Dismiss the cases against Senator Leila De Lima; her continuing detention in processes tainted with lack of due process, legitimized even by a Supreme Court decision, is exhibit number one that our legal and justice system is not working well.

Cooperate with the Supreme Court in the cases filed against Operation Double Barrel. Withdraw the motion asking for reconsideration of order to produce all drug war related documents.

The President should be careful with his speeches that could be interpreted as inciting to kill drug addicts. It does not matter what he thinks; it’s how it can be interpreted that is relevant.

Permanently end Tokhang and let PDEA be in control of the war against drugs. The Philippine National Police should just stay away now from this war.

To those who are calling for the withdrawal of the Philippines from the Rome Treaty, that is now irrelevant to this case. Withdrawal takes effect one year later at the earliest and does not affect the status of pending actions. We have foreclosed that option already. Besides, as many of my public international law classes in PUP and DLSU have concluded for the last two years, after extensive research and debate, the ICC membership matter is not just about Duterte.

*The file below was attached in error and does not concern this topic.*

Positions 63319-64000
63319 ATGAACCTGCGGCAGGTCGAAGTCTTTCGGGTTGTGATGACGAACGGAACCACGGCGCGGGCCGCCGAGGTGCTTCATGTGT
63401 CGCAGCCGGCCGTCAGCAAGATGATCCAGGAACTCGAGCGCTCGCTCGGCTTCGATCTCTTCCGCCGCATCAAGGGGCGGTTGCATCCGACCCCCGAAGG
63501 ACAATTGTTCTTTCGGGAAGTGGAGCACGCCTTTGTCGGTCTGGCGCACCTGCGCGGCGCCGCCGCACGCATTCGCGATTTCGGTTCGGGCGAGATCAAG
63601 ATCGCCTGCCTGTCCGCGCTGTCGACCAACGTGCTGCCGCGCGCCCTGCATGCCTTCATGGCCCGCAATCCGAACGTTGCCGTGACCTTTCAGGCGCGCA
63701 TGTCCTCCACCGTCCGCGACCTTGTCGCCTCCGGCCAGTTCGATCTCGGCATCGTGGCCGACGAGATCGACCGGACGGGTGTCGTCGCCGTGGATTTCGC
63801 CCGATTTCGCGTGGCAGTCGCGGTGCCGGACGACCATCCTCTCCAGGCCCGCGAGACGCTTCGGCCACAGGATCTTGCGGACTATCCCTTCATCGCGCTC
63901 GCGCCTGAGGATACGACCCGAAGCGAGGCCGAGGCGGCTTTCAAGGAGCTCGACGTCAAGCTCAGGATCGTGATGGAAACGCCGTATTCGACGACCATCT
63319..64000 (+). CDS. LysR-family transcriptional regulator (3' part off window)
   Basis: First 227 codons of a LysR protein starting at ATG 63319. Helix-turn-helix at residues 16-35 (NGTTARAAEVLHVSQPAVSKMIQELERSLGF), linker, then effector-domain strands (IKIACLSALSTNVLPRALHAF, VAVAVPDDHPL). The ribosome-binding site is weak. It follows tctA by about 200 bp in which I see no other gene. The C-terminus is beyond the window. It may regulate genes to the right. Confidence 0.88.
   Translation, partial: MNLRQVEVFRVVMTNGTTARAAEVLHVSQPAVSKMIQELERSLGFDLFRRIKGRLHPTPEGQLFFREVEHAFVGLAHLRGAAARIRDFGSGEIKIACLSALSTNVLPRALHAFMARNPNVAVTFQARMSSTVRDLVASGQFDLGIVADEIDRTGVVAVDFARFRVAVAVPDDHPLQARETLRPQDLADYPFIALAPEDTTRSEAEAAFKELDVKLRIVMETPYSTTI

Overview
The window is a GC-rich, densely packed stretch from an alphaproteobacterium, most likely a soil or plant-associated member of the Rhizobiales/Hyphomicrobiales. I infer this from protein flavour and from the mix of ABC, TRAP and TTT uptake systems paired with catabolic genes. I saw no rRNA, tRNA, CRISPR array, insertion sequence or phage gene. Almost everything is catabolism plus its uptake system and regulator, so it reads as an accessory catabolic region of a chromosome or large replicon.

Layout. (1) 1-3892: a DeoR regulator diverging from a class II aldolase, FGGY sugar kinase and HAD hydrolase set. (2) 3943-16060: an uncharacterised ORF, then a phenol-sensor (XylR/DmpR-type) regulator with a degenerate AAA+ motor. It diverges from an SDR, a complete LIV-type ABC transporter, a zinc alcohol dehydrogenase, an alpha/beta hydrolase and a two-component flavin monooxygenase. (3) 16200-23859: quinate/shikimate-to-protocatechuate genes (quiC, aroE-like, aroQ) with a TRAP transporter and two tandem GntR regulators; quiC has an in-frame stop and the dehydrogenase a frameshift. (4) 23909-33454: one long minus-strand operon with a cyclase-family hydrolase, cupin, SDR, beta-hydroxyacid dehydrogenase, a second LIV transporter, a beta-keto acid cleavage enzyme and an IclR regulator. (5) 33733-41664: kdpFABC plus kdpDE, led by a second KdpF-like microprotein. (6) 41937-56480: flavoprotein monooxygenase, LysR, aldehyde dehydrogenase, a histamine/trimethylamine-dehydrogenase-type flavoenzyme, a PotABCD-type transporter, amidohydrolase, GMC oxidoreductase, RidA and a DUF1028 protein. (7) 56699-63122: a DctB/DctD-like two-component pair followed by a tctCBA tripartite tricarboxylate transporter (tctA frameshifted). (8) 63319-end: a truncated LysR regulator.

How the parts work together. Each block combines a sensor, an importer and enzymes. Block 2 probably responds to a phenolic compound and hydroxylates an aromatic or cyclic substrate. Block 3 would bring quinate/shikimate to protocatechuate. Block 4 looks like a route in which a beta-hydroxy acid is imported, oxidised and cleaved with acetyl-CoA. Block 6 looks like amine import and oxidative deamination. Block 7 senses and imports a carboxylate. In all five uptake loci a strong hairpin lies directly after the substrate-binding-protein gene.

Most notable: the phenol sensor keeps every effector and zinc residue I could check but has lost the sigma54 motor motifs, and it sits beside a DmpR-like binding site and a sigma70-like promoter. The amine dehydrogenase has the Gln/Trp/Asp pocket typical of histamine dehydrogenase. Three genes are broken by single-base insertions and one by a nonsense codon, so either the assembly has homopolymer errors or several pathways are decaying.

This administration, as all administrations have been and will be, is just a blip in our history. But the country and our people needs the ICC—sadly, but our history bears that out, to protect us from each other. Even the DDS need the ICC as it is likely that when this administration is over, the next to govern could go after them and also violate their rights massively. That is the sense I am feeling from many, not all, of the anti Duterte people, the eagerness for revenge, to hit back for the bullying and the killing that is happening now. The DDS need the ICC. We all need the ICC.

I oppose an ICC case. Both the anti and pro Duterte factions will criticize me for this column. But I don’t care. What I care about most is the massacre of the poor stops totally and permanently.

Facebook page: Professor Tony La Viña (deantonylavs) Twitter: tonylavs

Topics: Why I oppose an ICC case